ÔÇó Considered a bit more carefully, both 6 and 7 illustrate the point that strictly speaking, any development anywhere in Botswana is for the benefit of us all, and that each one of you members of Parliament therefore represent the interests of ALL citizens of Botswana, regardless of geographical location or party affiliation. The importance of your relative numbers in Parliament should therefore only serve to determine which party holds the reins of administrative power, not to sabotage one another to the detriment of the general citizenry.

ÔÇó All of you therefore, whether you are ministers or not (including those of you who were imposed on us through the undemocratic process of special nomination) are my representatives in that esteemed house called the National Assembly. I therefore rightfully expect mature, conscientious and responsible representation from ALL of you.

ÔÇó As my representatives, I expect that my welfare as a citizen should be uppermost in any debate you engage in at Parliament and any contribution that you make thereto. It is my right. I believe that a common understanding of this basic fact would unite all of you around the common goal of serving the people of this country, instead of engaging in childish and senseless opposition to motions that would enhance our democracy and improve the lives of us all, simply because such motions were tabled by an MP who wears a different party color.

ÔÇó The intellectually decrepit tradition of referring to each other as “enemies” is sad and unacceptable, particularly considering 10 above. This doctrine explains, for example, why a senior member of the ruling party once threatened that people in a certain constituency would not get any developments if they voted for the opposition! As leaders you should be able to accept the fact that a fellow party member can (even with the best of intentions) propose a motion that upon careful consideration may turn out to be not in the best interest of the citizen. You also need to accept (difficult as it may be) that conversely, an MP from the opposition may propose a motion that can advance the credentials of our democracy and welfare of our people. Given such a scenario, the best criterion for determining whether or not to support the motion should be the merits or demerits of the motion itself. After all you should operate from the premise that as compatriots, you all wish for this country to be the best that it can be for all its people. No party or group of individuals has the exclusive wisdom or ability to make laws that are best for a nation.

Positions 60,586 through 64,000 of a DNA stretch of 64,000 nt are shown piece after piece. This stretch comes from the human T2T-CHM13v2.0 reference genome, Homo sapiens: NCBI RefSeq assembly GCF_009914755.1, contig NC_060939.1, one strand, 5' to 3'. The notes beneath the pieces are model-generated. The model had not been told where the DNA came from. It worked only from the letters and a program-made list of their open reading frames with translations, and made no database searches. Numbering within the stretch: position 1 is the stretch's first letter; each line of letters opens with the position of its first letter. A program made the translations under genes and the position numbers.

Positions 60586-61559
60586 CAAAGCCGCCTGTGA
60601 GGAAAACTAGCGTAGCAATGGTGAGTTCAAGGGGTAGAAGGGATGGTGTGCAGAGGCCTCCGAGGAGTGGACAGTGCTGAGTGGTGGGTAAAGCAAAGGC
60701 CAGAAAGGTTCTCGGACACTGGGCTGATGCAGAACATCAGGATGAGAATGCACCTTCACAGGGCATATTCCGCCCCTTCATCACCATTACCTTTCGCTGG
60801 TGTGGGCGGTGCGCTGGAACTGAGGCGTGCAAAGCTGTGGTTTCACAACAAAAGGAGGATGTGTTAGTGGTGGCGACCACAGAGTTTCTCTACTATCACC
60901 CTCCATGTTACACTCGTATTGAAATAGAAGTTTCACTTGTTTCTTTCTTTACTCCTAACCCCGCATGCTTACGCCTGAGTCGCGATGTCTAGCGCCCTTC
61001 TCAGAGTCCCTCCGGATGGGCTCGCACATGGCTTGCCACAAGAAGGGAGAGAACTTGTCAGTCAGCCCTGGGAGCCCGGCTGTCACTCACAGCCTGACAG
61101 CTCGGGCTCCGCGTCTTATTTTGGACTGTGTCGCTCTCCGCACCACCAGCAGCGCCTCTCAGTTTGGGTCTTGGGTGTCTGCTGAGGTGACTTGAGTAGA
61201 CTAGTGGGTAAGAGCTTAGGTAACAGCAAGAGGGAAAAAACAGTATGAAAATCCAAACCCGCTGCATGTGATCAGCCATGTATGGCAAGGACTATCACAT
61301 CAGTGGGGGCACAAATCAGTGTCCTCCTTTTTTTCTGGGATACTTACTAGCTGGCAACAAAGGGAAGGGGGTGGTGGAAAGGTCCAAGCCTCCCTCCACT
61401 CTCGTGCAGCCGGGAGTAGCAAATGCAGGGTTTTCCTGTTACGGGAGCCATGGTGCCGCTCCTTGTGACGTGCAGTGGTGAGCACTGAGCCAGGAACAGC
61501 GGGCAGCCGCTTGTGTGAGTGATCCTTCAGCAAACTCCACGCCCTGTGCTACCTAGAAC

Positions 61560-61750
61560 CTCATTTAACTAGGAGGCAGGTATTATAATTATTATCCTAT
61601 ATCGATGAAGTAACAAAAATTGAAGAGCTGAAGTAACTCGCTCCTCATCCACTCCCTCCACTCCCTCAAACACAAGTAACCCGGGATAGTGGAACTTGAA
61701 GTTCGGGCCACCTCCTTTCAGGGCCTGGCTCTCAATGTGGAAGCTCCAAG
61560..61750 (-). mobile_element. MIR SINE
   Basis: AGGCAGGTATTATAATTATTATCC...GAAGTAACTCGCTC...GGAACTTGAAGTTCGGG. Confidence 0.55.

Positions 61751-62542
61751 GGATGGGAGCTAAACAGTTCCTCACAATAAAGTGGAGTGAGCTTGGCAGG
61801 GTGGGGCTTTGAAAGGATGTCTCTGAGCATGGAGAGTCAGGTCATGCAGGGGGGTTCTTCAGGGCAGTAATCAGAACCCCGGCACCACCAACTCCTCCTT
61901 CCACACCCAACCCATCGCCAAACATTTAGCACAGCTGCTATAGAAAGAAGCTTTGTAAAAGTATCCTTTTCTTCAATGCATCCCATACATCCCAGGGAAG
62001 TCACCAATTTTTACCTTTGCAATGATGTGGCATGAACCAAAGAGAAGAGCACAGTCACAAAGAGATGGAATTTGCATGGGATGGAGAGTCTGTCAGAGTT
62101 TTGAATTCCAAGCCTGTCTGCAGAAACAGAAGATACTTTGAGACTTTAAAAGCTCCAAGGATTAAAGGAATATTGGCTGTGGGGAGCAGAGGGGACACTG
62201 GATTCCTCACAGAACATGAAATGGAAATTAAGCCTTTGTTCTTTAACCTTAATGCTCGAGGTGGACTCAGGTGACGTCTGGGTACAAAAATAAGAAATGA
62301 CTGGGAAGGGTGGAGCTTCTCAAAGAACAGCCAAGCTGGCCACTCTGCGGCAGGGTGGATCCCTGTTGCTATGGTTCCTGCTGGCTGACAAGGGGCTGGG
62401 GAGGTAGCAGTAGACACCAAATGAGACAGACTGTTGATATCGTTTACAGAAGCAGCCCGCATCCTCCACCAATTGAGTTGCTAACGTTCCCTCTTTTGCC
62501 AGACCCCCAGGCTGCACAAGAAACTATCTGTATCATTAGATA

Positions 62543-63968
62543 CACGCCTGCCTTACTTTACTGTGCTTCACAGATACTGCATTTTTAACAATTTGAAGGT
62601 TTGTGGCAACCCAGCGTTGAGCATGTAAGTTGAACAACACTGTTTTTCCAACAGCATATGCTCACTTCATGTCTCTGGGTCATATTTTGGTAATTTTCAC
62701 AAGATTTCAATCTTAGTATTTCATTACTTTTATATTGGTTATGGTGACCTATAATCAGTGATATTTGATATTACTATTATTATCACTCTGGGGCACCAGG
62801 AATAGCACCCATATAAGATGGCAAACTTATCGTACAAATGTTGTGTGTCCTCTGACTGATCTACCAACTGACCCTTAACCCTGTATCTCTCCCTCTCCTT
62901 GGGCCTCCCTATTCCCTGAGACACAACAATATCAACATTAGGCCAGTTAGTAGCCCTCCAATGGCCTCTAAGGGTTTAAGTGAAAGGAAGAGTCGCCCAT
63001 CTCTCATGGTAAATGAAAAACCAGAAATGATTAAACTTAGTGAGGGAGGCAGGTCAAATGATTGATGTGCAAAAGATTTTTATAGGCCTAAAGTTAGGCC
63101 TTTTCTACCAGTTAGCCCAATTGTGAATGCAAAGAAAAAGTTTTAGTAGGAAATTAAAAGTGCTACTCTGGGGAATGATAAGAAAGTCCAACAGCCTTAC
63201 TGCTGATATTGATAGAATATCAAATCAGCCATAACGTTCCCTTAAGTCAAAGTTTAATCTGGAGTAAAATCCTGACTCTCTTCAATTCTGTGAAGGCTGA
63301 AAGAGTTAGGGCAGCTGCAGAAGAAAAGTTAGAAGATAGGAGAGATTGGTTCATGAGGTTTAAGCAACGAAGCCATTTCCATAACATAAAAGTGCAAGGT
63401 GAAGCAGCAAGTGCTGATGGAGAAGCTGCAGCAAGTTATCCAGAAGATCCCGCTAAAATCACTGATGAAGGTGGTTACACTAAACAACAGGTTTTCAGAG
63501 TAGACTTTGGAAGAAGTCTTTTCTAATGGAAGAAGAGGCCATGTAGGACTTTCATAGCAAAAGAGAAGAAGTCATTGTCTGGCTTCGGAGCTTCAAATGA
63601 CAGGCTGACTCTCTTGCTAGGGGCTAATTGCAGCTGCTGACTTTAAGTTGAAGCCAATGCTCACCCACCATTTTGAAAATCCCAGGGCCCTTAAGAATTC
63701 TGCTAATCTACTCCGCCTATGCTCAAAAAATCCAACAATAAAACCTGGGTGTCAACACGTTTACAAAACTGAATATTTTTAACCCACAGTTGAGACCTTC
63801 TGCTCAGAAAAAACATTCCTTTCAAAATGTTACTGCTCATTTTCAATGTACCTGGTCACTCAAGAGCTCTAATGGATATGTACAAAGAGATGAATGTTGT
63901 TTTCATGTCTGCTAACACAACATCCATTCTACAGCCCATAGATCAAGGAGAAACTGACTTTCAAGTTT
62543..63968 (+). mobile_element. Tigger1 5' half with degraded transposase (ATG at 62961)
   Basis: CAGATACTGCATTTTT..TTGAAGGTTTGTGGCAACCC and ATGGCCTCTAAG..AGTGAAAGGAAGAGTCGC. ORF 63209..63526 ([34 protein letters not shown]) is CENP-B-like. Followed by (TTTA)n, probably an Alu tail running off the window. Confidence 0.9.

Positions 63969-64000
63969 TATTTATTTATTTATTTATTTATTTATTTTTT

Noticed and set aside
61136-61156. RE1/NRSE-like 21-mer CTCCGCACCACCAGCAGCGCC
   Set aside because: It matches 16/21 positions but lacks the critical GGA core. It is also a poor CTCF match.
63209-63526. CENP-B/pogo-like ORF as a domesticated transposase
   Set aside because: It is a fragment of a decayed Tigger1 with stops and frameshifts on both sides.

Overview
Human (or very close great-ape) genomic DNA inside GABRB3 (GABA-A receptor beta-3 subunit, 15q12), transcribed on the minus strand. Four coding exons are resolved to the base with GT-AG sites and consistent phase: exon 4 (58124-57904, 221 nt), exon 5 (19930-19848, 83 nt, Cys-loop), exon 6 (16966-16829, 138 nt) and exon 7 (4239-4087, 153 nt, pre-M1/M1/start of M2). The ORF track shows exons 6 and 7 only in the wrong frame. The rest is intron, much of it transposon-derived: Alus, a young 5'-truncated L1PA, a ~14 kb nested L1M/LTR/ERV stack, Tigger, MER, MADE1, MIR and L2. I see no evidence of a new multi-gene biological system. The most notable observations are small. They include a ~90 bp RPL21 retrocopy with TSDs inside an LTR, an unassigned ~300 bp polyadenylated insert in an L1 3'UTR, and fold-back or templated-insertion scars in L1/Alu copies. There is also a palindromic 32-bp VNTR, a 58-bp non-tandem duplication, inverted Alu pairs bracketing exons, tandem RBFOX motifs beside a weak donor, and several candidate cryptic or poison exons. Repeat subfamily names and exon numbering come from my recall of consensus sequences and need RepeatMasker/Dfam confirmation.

ÔÇó The interests of any party must of necessity be subject to the interests of the nation that the party serves, or purports to be aspiring to serve one day. It is therefore difficult to make sense of the tendency displayed by some parties whereby they preach the doctrine of “party first and the people later”. No, the party should exist for the purpose of serving the people. In the event that a party policy undermines the interests of the people, then such a policy has to be changed in order to meet the standards of our democratic ideals, namely “rule…….for the people”.

With the fore-going, I therefore find it irritatingly absurd that for decades an unfortunate tradition has been allowed to develop in Botswana, whereby on almost every issue (regardless of its merits or demerits) voting in parliament is always done along party lines. This tradition has done the people of this country a great disservice. Many would-be good laws never saw the light of day because of it. As a result we have all lost, including yourselves! Folks, you can do better than that.

We call you (and you also call each other) “honorable”. Please live up to that title. Do the honorable thing and serve this nation with honesty, truthfulness, impartiality, courage and independence of mind. Educated as most of you are, you ought to demonstrate, what Bob Marley’s referred to as, “emancipation from mental slavery”. For the sake of your fellow citizens and posterity, please free yourselves from the bondage of senseless and self-defeating tradition. Change is inevitable. Instead of watching it happen, make it happen. Otherwise you will wonder what happened! God bless you.